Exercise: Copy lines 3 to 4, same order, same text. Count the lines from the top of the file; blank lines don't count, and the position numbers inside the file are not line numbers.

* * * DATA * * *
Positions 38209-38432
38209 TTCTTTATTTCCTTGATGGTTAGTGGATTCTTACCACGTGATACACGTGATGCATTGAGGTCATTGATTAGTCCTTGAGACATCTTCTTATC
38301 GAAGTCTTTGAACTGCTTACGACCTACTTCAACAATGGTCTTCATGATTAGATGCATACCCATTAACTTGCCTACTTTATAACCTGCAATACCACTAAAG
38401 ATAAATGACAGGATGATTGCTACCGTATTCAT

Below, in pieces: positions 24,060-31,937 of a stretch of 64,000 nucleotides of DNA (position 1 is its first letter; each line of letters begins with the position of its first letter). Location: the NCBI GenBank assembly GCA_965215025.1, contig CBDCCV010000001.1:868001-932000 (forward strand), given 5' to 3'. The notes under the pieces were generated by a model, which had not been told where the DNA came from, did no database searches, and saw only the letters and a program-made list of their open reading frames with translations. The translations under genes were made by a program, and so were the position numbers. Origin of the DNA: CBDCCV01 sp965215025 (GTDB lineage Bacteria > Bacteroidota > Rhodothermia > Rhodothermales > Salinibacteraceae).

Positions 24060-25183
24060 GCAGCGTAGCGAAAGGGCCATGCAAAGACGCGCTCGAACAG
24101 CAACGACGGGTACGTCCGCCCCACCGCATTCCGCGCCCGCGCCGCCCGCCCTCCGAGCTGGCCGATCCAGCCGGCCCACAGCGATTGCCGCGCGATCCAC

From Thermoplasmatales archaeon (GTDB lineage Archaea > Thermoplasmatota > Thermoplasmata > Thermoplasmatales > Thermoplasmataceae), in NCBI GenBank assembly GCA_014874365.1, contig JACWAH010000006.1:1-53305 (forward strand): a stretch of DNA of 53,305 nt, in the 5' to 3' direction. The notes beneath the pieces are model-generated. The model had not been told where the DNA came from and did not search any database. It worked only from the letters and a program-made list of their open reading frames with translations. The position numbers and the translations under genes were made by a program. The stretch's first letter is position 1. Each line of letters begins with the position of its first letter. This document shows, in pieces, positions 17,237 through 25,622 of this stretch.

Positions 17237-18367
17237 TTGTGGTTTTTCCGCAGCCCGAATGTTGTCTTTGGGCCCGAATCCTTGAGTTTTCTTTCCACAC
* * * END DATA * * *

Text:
38301 GAAGTCTTTGAACTGCTTACGACCTACTTCAACAATGGTCTTCATGATTAGATGCATACCCATTAACTTGCCTACTTTATAACCTGCAATACCACTAAAG
38401 ATAAATGACAGGATGATTGCTACCGTATTCAT